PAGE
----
SEC Chairman Jay Clayton recently addressed the Commission’s efforts to respond to changes related to the COVID-19 pandemic. The chairman noted that the agency has been helping market participants continue their business operations in the face of the challenges presented by the virus, including facilitating a shift to business continuity plans consistent with health directives and guidance. In particular, he said, the SEC has assisted in the move by securities exchanges to an all-electronic trading environment, as well as provided targeted, conditional relief related to filing deadlines. The SEC also has extended proposal comment periods to offer more time to submit positions, according to the chairman.
“We do not expect to move forward on any of those proposed actions before May 1, 2020,” Clayton said.
Resources. The SEC is putting health and safety first, but Clayton stresses that “the law continues to apply.” The Commission must allocate resources in the best interests of both investors and the capital markets, he explained. The agency is focused on ensuring that registrants continue to provide material information promptly to investors, particularly regarding the impact and expected effects of COVID-19, according to Clayton. The SEC staff also has provided guidance to assist in the consideration of disclosure obligations in relation to companies’ assessments of the potential operational effects of COVID-19, the chairman noted.
Regulation BI. Financial professionals must not put their interests ahead of the customers’ interests, Clayton stressed, and this approach is particularly crucial in these times of economic uncertainty. Adopted in June 2019, Regulation BI created a new standard of conduct for broker-dealers when making recommendations to retail customers and a requirement for brokers and investment advisers to disclose relationship summaries to retail investors. Firms have made considerable progress in adjusting their business practices and policies and procedures to prepare for the requirements of Regulation BI and related Form CRS obligations, Clayton stated. Because of continued implementation progress, the Commission believes that the June 30, 2020, compliance date remains appropriate, he said. The chairman urged companies to continue to make good faith efforts to ensure compliance by that date and devote resources as appropriate in light of current circumstances.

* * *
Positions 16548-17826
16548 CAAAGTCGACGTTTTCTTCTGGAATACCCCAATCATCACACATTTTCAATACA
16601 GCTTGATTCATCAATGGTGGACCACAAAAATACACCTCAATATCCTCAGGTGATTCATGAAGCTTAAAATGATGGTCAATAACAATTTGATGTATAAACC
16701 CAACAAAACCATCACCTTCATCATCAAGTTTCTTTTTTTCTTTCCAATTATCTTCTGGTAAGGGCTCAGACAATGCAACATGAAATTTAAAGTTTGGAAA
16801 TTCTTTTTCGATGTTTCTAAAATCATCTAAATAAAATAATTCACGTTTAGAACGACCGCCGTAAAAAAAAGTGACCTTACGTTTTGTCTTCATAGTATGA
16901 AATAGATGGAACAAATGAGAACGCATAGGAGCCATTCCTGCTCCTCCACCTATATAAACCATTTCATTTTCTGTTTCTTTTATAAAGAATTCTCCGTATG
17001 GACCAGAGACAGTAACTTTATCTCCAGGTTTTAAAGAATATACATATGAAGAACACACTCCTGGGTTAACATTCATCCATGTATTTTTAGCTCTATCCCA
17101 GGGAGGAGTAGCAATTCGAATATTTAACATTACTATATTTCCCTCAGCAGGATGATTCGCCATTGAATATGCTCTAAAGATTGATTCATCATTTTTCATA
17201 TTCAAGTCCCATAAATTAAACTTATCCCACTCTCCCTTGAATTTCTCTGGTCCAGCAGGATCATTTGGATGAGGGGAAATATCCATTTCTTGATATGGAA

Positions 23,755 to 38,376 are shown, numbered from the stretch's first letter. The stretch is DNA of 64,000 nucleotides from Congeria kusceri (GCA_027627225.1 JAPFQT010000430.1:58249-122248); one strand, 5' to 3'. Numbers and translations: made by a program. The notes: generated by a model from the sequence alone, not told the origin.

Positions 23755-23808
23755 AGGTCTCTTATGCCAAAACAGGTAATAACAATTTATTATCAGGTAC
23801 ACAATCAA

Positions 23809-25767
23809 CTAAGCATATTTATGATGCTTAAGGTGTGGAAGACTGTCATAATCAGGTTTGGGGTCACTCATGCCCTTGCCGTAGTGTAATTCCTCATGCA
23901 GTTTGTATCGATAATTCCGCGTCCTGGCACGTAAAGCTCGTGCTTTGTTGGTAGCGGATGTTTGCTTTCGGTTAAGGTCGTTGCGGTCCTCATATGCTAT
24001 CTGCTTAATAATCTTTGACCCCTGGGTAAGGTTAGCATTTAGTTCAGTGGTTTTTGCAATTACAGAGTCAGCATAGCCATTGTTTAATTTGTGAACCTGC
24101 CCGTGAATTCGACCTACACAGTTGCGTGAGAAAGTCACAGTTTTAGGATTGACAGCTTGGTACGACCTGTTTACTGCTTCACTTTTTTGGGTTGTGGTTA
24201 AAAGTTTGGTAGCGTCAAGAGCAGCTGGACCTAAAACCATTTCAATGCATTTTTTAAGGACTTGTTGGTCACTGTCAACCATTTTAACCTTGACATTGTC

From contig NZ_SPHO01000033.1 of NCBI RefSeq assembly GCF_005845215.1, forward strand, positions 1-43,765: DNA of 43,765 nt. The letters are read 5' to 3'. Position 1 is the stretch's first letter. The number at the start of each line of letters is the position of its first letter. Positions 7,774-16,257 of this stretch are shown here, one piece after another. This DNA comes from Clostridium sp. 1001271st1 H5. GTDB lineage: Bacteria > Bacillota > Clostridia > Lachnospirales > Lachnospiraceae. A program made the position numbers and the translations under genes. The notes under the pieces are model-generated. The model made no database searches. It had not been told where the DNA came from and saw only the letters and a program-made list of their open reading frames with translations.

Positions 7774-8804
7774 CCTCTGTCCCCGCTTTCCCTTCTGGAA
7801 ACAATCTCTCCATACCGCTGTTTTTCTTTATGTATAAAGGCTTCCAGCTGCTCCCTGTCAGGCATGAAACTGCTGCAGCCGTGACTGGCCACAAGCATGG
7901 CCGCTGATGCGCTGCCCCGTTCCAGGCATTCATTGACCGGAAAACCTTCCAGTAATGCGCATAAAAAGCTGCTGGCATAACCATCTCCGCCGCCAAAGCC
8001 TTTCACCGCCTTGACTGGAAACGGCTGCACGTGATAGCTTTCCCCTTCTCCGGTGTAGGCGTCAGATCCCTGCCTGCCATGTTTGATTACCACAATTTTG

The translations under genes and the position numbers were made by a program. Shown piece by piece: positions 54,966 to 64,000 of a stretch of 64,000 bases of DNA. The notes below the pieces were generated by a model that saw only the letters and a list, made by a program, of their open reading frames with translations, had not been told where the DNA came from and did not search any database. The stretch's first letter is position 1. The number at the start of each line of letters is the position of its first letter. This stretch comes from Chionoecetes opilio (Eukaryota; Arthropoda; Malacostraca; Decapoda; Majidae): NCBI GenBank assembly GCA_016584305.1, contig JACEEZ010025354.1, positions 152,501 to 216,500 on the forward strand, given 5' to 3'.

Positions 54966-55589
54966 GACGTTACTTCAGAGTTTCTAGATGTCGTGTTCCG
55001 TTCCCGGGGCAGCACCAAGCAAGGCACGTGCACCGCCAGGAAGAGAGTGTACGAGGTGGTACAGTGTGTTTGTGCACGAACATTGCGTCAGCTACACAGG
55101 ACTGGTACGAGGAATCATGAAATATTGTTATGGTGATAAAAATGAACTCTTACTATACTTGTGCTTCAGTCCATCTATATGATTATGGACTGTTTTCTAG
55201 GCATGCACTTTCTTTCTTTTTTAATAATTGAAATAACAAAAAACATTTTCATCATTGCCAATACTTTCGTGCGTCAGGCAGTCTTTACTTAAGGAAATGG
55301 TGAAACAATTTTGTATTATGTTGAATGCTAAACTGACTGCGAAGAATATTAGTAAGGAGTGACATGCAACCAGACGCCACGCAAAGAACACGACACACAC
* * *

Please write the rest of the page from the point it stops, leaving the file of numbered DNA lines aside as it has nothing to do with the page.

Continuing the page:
“To the extent that a firm is unable to make certain filings or meet other requirements because of disruptions caused by COVID-19, including as a result of efforts to comply with national, state or local health and safety directives and guidance, the firm should engage with us,” Clayton said.
Following the compliance date, according to the chairman, SEC examiners will focus on whether firms have made a good faith effort to implement compliance. The SEC and its staff have provided several resources to assist firms in working toward implementation of these significant regulatory enhancements for the benefit of investors, he noted.
“It is my intent to continue to apply this pragmatic, flexible, facts-and-circumstances approach to our allocation of resources and actions during this uncertain period, taking into account the advice and expertise of my fellow Commissioners and our staff, as well as the views of market participants. we continue to encourage engagement from market participants, including, in particular, investors,” Clayton concluded.